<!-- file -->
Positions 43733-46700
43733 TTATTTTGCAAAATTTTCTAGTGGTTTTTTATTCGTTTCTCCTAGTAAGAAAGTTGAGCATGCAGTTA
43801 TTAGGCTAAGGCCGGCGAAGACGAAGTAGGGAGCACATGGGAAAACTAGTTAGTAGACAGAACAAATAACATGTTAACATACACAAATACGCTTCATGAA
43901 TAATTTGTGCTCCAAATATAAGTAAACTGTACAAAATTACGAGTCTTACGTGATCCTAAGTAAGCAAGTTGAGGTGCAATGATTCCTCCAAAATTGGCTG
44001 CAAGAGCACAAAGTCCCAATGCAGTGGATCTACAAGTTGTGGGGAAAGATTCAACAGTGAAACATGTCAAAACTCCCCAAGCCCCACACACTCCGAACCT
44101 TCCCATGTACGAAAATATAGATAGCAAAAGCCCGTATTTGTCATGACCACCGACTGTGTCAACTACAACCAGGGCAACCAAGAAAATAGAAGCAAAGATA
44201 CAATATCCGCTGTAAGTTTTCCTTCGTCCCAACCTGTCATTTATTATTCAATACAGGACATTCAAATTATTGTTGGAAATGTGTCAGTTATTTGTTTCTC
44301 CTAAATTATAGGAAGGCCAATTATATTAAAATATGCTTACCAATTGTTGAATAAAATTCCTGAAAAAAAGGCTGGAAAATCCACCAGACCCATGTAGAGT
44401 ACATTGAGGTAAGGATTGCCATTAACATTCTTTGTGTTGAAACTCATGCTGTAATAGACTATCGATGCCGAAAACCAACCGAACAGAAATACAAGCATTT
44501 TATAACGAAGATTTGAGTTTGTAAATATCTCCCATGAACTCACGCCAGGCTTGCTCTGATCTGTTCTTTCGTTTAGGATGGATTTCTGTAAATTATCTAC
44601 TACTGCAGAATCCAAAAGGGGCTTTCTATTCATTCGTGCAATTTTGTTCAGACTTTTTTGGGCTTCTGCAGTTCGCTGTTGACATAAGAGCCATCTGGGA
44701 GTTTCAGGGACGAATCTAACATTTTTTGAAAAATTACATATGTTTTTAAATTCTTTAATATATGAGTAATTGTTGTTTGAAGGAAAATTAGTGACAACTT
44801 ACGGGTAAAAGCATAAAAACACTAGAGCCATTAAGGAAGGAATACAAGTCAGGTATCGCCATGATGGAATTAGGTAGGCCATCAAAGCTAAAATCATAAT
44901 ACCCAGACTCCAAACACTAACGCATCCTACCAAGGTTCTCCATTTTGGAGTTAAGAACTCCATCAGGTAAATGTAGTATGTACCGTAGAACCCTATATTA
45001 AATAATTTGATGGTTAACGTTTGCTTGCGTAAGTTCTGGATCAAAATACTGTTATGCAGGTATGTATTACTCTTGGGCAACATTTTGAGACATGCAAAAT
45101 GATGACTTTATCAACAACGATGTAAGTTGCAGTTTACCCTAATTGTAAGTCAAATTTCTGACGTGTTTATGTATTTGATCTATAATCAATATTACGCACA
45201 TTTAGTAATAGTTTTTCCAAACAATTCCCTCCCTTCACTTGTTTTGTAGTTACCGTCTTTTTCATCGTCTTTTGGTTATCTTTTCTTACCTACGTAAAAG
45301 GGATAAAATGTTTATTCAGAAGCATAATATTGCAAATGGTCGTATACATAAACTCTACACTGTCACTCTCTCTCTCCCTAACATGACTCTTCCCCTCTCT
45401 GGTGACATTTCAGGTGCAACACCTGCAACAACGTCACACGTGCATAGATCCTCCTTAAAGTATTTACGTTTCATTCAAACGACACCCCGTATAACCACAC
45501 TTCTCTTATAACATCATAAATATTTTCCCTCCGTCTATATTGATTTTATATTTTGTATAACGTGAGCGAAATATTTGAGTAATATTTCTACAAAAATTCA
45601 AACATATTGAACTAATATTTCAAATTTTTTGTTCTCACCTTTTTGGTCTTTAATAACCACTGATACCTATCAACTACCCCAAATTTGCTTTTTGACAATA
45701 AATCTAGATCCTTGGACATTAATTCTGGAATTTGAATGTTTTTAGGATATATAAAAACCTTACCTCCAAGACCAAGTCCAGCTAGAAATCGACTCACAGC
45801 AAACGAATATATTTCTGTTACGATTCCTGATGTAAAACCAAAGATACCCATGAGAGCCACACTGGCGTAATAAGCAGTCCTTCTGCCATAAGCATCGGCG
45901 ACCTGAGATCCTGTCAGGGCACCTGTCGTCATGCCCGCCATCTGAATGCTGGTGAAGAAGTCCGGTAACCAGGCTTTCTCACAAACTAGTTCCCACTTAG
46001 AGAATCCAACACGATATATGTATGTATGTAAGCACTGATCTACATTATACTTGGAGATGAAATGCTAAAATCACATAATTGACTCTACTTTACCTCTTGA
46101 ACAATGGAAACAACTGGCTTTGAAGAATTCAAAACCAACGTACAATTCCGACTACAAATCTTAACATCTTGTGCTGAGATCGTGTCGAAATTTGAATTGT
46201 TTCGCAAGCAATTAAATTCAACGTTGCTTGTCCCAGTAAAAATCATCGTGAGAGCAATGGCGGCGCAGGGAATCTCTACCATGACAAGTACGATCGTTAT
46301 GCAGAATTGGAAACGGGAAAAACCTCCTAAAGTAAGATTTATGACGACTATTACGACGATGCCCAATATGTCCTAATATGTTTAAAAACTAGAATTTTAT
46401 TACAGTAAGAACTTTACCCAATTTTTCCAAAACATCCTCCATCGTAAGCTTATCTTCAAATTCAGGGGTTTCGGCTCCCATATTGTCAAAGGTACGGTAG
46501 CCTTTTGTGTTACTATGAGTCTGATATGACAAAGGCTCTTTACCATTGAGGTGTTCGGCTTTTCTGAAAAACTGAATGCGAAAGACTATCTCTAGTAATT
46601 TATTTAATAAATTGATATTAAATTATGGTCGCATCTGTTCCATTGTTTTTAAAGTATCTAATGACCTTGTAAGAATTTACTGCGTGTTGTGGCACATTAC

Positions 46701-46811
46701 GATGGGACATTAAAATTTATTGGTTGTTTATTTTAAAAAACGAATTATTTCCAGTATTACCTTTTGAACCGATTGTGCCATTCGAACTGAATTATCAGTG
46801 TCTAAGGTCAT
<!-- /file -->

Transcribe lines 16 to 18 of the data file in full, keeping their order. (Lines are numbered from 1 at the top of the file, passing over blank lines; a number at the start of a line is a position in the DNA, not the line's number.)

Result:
45101 GATGACTTTATCAACAACGATGTAAGTTGCAGTTTACCCTAATTGTAAGTCAAATTTCTGACGTGTTTATGTATTTGATCTATAATCAATATTACGCACA
45201 TTTAGTAATAGTTTTTCCAAACAATTCCCTCCCTTCACTTGTTTTGTAGTTACCGTCTTTTTCATCGTCTTTTGGTTATCTTTTCTTACCTACGTAAAAG
45301 GGATAAAATGTTTATTCAGAAGCATAATATTGCAAATGGTCGTATACATAAACTCTACACTGTCACTCTCTCTCTCCCTAACATGACTCTTCCCCTCTCT